Intellectual property (IP) assets are some of the most important and valuable of any company, and as such, the effective management of these rights during mergers and acquisitions is of paramount importance. When purchasing or combining companies, the records of any IP involved must be amended so as to reflect their new owner.
These IP records must be accurately managed and amended promptly, as failure to indicate the true owner of an IP asset may lead to diminished or even absent protection. When undergoing a merger or acquisition, there are some key considerations to bear in mind regarding the management of intellectual property records.
1) Determine a Intellectual Property records Budget
As the amendment of IP records can be costly, it is important to outline a budget before beginning, taking account of the following.
- Agent fees: regardless of whether you use in-house or external services, the amendment of IP records can be a lengthy and potentially difficult process, and therefore costly in terms of workforce.
- Official fees: although official fees for alterations are usually quite inexpensive - for example, amending the ownership of a trademark in the UK costs £50 - these fees can add up if multiple records need to be changed.
Outside of these necessary costs, some other expenses may need to be considered depending on the nature of the IP and the countries in which it is registered.
- Translations: when companies have internationally registered IP in different languages this need for translation is further exacerbated - securing accurate translations may be costly.
- Document legalisation: when working on international mergers and acquisitions document legalisation may be required. These costs differ according to country – it is important to check which countries the relevant IP is registered in and budget for these varied costs.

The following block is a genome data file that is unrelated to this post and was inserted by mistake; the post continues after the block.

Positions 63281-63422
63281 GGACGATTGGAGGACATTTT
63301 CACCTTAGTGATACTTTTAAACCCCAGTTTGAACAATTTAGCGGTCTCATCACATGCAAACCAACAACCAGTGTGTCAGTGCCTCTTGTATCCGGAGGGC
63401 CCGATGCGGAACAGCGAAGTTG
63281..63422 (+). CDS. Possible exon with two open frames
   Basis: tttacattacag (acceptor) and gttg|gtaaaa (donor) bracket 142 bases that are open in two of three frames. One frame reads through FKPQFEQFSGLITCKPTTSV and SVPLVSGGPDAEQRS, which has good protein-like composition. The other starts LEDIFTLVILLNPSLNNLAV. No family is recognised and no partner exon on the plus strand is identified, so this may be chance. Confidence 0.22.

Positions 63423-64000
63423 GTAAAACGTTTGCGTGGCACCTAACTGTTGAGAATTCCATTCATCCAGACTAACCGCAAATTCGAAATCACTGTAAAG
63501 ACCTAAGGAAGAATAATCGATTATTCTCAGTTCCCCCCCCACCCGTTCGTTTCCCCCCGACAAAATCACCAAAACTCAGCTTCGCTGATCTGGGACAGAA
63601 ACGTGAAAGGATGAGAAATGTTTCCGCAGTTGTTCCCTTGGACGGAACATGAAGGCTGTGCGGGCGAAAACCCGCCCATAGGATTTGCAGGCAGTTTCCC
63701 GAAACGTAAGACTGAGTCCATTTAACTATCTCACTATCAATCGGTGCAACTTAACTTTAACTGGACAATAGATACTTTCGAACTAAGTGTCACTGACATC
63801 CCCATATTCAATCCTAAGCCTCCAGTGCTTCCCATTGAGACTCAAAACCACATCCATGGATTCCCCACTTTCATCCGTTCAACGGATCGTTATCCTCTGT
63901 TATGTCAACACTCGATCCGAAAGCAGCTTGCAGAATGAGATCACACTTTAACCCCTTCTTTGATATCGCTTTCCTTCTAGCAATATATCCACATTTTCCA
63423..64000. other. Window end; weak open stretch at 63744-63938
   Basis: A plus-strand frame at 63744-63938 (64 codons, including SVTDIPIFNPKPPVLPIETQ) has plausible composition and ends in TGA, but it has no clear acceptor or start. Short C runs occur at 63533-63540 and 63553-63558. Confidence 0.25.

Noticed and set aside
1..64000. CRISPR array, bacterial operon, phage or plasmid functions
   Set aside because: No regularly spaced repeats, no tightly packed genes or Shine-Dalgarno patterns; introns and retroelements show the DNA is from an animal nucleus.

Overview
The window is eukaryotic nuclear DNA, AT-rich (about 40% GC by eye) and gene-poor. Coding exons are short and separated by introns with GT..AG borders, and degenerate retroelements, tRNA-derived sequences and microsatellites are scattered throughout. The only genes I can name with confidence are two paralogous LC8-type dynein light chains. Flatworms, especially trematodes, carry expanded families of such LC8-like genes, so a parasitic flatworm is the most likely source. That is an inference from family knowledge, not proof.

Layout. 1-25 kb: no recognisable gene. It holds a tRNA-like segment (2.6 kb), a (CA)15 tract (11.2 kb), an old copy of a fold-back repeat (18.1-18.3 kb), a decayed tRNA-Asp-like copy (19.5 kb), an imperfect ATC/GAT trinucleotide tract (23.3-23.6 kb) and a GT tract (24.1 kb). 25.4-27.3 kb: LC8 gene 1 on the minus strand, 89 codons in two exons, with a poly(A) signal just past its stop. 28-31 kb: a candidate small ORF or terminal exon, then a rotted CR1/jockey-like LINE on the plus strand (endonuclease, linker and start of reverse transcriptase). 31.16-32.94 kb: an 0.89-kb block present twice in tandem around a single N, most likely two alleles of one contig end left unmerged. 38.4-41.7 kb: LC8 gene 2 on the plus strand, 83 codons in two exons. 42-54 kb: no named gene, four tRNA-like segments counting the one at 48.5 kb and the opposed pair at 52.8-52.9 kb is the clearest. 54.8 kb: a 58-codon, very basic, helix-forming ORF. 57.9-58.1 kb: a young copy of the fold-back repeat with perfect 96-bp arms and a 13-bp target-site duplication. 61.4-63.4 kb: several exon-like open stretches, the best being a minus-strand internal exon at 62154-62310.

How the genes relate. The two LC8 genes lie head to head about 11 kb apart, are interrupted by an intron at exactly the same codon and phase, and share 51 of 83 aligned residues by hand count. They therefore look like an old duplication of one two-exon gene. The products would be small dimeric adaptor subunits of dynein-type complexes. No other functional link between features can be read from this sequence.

- Late fees: failing to record the change within the timeframe specified by the IP office in the countries concerned may result in the imposition of a fine, the value of which increases over time. Again, these timeframes differ by country so it is important to be aware of these time constraints before making any changes.
It is advisable to be fully aware of the requirements of the countries in which the IP is registered before instigating the amendment process, as the requirements and costs vary according to the nature of the IP and the relevant territories.
2) Who will complete it?
After determining the budget for the amendment of the relevant IP records, companies undergoing mergers and acquisitions must then consider who they will employ to oversee the process. The most obvious quandary is the choice between hiring external counsel or using an in-house department. Hiring external counsel has the advantage of enabling the company to “shop around”, giving them the benefit of being able to find the counsel which is best suited for their needs. Hiring external counsel will also mean that the process will likely be completed faster, as they will be able to focus completely on the process at hand, while in-house departments invariably have other ongoing tasks.
Although hiring external counsel may drive up the costs of the operation, this is likely to be worth it, particularly for larger companies with an expansive IP portfolio.
Ultimately, the key factor to consider when determining who will undertake the operation is whether the company would rather spend the time or money. Hiring external counsel is likely to make the process more expedient, but it would cost. An in-house department would likely take longer but could potentially be cheaper. However, as previously mentioned, the imposition of late fees must also be borne in mind – the slower route is not always the cheapest.
3) How will it be done?
Once the appropriate agents have been decided upon, a company undergoing a merger or acquisition must then determine how they want their records altered. There are two routes – the records can either be managed as a whole project, or each change can be enacted individually.
Although many companies often prefer piecemeal alterations – that is, filing changes alongside the renewal of respective IP assets as the renewal dates arise – this generally increases both the time and money spent on the merger, particularly for larger companies.
Despite a project being an ostensibly daunting task, this organisation at the offset pays off, as it ensures that all IP records have up to date information at once. Without up to date information, it is difficult to effectively enforce IP rights, as well as potentially causing issues with pre-existing license agreements and royalty payments.